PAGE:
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Coordination Economies

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  • Kyle Bagwell
  • Garey Ramey

Abstract

We introduce a model of the retail firm in which consumers and active firms benefit collectively from coordination of sales at fewer firms. Using this model, we show that ostensibly uninformative advertising plays a key role in bringing about coordination economies, by directing consumer search toward firms taht offer the best deals. Optimal consumer scarch takes the form of a simple rule of thumb that uses observed advertising information to guide search. Both industry concentration and social surplus are higher in the presence of advertising, relative to a no-advertising benchmark.

Suggested Citation

  • Kyle Bagwell & Garey Ramey, 1992. "Coordination Economies," Discussion Papers 1034, Northwestern University, Center for Mathematical Studies in Economics and Management Science.
  • Handle: RePEc:nwu:cmsems:1034
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    References listed on IDEAS

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    1. Kreps, David M & Wilson, Robert, 1982. "Sequential Equilibria," Econometrica, Econometric Society, pages 863-894.
    2. Kihlstrom, Richard E & Riordan, Michael H, 1984. "Advertising as a Signal," Journal of Political Economy, University of Chicago Press, vol. 92(3), pages 427-450, June.
    3. Bagwell, Kyle & Ramey, Garey, 1994. "Coordination Economies, Advertising, and Search Behavior in Retail Markets," American Economic Review, American Economic Association, pages 498-517.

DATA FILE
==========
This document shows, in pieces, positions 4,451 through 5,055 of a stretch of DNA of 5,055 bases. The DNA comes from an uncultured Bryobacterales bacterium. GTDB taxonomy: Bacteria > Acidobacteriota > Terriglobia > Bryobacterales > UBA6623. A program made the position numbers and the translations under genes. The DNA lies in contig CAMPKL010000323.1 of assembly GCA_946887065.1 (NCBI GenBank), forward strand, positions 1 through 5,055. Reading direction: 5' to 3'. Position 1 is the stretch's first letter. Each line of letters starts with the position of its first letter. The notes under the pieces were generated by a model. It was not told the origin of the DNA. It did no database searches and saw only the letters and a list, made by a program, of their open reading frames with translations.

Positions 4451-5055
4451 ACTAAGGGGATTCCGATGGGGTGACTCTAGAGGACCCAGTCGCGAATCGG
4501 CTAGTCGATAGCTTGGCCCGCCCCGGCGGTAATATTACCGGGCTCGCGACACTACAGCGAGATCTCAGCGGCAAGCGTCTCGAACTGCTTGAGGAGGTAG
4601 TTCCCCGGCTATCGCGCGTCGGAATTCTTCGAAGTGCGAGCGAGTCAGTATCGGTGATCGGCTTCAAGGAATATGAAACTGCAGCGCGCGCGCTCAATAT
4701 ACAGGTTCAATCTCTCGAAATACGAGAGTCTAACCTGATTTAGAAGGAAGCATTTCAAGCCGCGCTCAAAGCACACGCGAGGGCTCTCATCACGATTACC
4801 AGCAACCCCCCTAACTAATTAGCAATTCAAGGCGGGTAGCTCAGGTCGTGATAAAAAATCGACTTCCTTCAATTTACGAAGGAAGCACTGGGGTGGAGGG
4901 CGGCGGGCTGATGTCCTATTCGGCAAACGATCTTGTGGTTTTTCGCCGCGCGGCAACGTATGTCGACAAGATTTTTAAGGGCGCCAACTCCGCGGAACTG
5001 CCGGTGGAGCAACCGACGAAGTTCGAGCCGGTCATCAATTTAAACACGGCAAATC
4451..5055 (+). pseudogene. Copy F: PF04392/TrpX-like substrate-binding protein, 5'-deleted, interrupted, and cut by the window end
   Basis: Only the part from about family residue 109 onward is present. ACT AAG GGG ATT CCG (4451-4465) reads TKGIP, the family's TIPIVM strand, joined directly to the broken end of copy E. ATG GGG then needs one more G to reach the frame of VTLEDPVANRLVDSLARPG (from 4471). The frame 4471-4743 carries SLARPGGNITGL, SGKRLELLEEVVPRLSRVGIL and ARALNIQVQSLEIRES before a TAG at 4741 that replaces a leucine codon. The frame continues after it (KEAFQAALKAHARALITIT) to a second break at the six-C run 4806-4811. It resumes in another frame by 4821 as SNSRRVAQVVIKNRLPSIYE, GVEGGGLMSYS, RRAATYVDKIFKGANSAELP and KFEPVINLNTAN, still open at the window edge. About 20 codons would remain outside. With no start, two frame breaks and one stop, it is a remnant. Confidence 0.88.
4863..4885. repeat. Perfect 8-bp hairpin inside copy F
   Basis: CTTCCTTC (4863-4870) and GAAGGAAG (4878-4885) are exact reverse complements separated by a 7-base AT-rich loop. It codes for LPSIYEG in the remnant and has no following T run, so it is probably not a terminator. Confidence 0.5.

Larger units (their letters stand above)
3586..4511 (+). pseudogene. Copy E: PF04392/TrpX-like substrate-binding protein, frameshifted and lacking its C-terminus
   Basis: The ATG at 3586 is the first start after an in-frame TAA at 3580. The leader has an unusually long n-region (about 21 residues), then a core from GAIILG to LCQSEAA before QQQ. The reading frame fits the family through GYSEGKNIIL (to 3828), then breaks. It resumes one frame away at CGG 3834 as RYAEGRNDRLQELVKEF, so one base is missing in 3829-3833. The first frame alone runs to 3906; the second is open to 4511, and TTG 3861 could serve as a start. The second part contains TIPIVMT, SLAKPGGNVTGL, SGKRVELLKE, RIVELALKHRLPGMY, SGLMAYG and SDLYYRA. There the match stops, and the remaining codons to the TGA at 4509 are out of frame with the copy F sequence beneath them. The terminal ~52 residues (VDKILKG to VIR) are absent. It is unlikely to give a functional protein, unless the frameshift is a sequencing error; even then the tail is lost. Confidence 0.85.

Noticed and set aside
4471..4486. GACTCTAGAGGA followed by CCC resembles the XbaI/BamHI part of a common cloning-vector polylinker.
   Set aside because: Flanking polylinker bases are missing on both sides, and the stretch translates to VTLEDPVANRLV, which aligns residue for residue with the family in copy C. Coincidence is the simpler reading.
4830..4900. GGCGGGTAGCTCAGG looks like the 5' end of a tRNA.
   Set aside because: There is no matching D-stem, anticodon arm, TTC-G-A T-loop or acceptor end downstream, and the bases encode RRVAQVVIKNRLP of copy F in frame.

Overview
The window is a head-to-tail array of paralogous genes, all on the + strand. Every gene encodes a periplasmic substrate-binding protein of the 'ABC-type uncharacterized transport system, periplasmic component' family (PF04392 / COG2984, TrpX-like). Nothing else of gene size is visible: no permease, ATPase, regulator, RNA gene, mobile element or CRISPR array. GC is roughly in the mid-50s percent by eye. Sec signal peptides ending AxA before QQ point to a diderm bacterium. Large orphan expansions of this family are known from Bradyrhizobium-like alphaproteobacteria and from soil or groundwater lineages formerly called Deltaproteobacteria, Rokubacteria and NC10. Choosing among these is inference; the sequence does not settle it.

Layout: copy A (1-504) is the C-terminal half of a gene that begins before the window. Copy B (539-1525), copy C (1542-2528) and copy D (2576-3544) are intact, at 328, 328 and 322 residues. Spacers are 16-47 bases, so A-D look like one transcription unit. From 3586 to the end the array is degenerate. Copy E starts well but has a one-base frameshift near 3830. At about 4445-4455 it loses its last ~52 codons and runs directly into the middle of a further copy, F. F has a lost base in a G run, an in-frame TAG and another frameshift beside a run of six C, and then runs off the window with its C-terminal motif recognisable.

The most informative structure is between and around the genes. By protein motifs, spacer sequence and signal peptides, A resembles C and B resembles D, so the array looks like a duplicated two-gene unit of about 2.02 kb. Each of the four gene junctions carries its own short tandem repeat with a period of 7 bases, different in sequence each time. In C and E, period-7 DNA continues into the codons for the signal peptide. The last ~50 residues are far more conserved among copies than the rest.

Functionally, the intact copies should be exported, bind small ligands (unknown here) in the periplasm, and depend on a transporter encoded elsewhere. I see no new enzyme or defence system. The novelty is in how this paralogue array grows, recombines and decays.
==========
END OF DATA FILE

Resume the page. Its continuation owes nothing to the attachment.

4. Baumol, William J, 1982. "Contestable Markets: An Uprising in the Theory of Industry Structure," American Economic Review, American Economic Association, pages 1-15.
    5. Benham, Lee, 1972. "The Effect of Advertising on the Price of Eyeglasses," Journal of Law and Economics, University of Chicago Press, vol. 15(2), pages 337-352, October.
    6. Kyle Bagwell & Garey Ramey, 1994. "Advertising and Coordination," Review of Economic Studies, Oxford University Press, vol. 61(1), pages 153-171.
    7. Diamond, Peter A., 1971. "A model of price adjustment," Journal of Economic Theory, Elsevier, vol. 3(2), pages 156-168, June.
    8. Milgrom, Paul & Roberts, John, 1986. "Price and Advertising Signals of Product Quality," Journal of Political Economy, University of Chicago Press, pages 796-821.
    9. Milgrom, Paul & Shannon, Chris, 1994. "Monotone Comparative Statics," Econometrica, Econometric Society, pages 157-180.
    10. Rosenthal, Robert W, 1980. "A Model in Which an Increase in the Number of Sellers Leads to a Higher Price," Econometrica, Econometric Society, vol. 48(6), pages 1575-1579, September.
    11. Walter Y. Oi, 1992. "Productivity in the Distributive Trades: The Shopper and the Economies of Massed Reserves," NBER Chapters,in: Output Measurement in the Service Sectors, pages 161-193 National Bureau of Economic Research, Inc.
    12. Burdett, Kenneth & Judd, Kenneth L, 1983. "Equilibrium Price Dispersion," Econometrica, Econometric Society, vol. 51(4), pages 955-969, July.
    13. Gerard R. Butters, 1977. "Equilibrium Distributions of Sales and Advertising Prices," Review of Economic Studies, Oxford University Press, vol. 44(3), pages 465-491.
    14. repec:hoo:wpaper:e-92-1 is not listed on IDEAS
    15. Cady, John F, 1976. "An Estimate of the Price Effects of Restrictions on Drug Price Advertising," Economic Inquiry, Western Economic Association International, vol. 14(4), pages 493-510, December.
    16. Stahl, Dale O, II, 1989. "Oligopolistic Pricing with Sequential Consumer Search," American Economic Review, American Economic Association, pages 700-712.
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    Cited by:

    1. Rabah Amir, 2005. "Supermodularity and Complementarity in Economics: An Elementary Survey," Southern Economic Journal, Southern Economic Association, vol. 71(3), pages 636-660, January.
    2. Jeffrey R. Campbell & Hugo A. Hopenhayn, 2005. "Market Size Matters," Journal of Industrial Economics, Wiley Blackwell, vol. 53(1), pages 1-25, March.
    3. Kyle Bagwell, 1991. "Competitive Limit Pricing Under Imperfect Information," Discussion Papers 954, Northwestern University, Center for Mathematical Studies in Economics and Management Science.

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